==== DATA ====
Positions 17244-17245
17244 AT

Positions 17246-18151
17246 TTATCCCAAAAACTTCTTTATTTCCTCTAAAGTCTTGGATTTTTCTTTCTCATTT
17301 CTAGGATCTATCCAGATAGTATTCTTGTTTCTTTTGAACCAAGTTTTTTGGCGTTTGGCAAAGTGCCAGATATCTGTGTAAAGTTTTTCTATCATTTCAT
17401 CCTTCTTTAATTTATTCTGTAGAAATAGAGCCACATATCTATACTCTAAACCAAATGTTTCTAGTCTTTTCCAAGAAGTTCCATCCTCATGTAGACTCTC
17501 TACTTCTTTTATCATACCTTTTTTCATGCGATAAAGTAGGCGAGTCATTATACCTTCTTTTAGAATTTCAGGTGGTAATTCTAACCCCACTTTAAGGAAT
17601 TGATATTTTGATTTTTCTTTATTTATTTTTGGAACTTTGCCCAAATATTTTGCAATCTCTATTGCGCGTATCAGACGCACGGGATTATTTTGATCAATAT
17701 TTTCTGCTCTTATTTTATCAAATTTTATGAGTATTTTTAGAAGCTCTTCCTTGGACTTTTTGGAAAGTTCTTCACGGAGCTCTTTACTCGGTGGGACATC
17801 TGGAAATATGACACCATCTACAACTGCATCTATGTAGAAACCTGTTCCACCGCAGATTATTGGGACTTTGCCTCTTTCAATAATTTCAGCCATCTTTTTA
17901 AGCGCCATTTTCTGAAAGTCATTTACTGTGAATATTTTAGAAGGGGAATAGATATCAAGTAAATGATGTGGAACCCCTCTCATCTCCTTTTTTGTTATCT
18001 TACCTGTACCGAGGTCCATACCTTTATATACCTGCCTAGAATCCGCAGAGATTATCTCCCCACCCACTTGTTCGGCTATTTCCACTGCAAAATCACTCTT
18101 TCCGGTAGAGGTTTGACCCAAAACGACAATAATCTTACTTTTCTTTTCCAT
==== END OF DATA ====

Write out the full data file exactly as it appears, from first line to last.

Positions 17244-17245
17244 AT

Positions 17246-18151
17246 TTATCCCAAAAACTTCTTTATTTCCTCTAAAGTCTTGGATTTTTCTTTCTCATTT
17301 CTAGGATCTATCCAGATAGTATTCTTGTTTCTTTTGAACCAAGTTTTTTGGCGTTTGGCAAAGTGCCAGATATCTGTGTAAAGTTTTTCTATCATTTCAT
17401 CCTTCTTTAATTTATTCTGTAGAAATAGAGCCACATATCTATACTCTAAACCAAATGTTTCTAGTCTTTTCCAAGAAGTTCCATCCTCATGTAGACTCTC
17501 TACTTCTTTTATCATACCTTTTTTCATGCGATAAAGTAGGCGAGTCATTATACCTTCTTTTAGAATTTCAGGTGGTAATTCTAACCCCACTTTAAGGAAT
17601 TGATATTTTGATTTTTCTTTATTTATTTTTGGAACTTTGCCCAAATATTTTGCAATCTCTATTGCGCGTATCAGACGCACGGGATTATTTTGATCAATAT
17701 TTTCTGCTCTTATTTTATCAAATTTTATGAGTATTTTTAGAAGCTCTTCCTTGGACTTTTTGGAAAGTTCTTCACGGAGCTCTTTACTCGGTGGGACATC
17801 TGGAAATATGACACCATCTACAACTGCATCTATGTAGAAACCTGTTCCACCGCAGATTATTGGGACTTTGCCTCTTTCAATAATTTCAGCCATCTTTTTA
17901 AGCGCCATTTTCTGAAAGTCATTTACTGTGAATATTTTAGAAGGGGAATAGATATCAAGTAAATGATGTGGAACCCCTCTCATCTCCTTTTTTGTTATCT
18001 TACCTGTACCGAGGTCCATACCTTTATATACCTGCCTAGAATCCGCAGAGATTATCTCCCCACCCACTTGTTCGGCTATTTCCACTGCAAAATCACTCTT
18101 TCCGGTAGAGGTTTGACCCAAAACGACAATAATCTTACTTTTCTTTTCCAT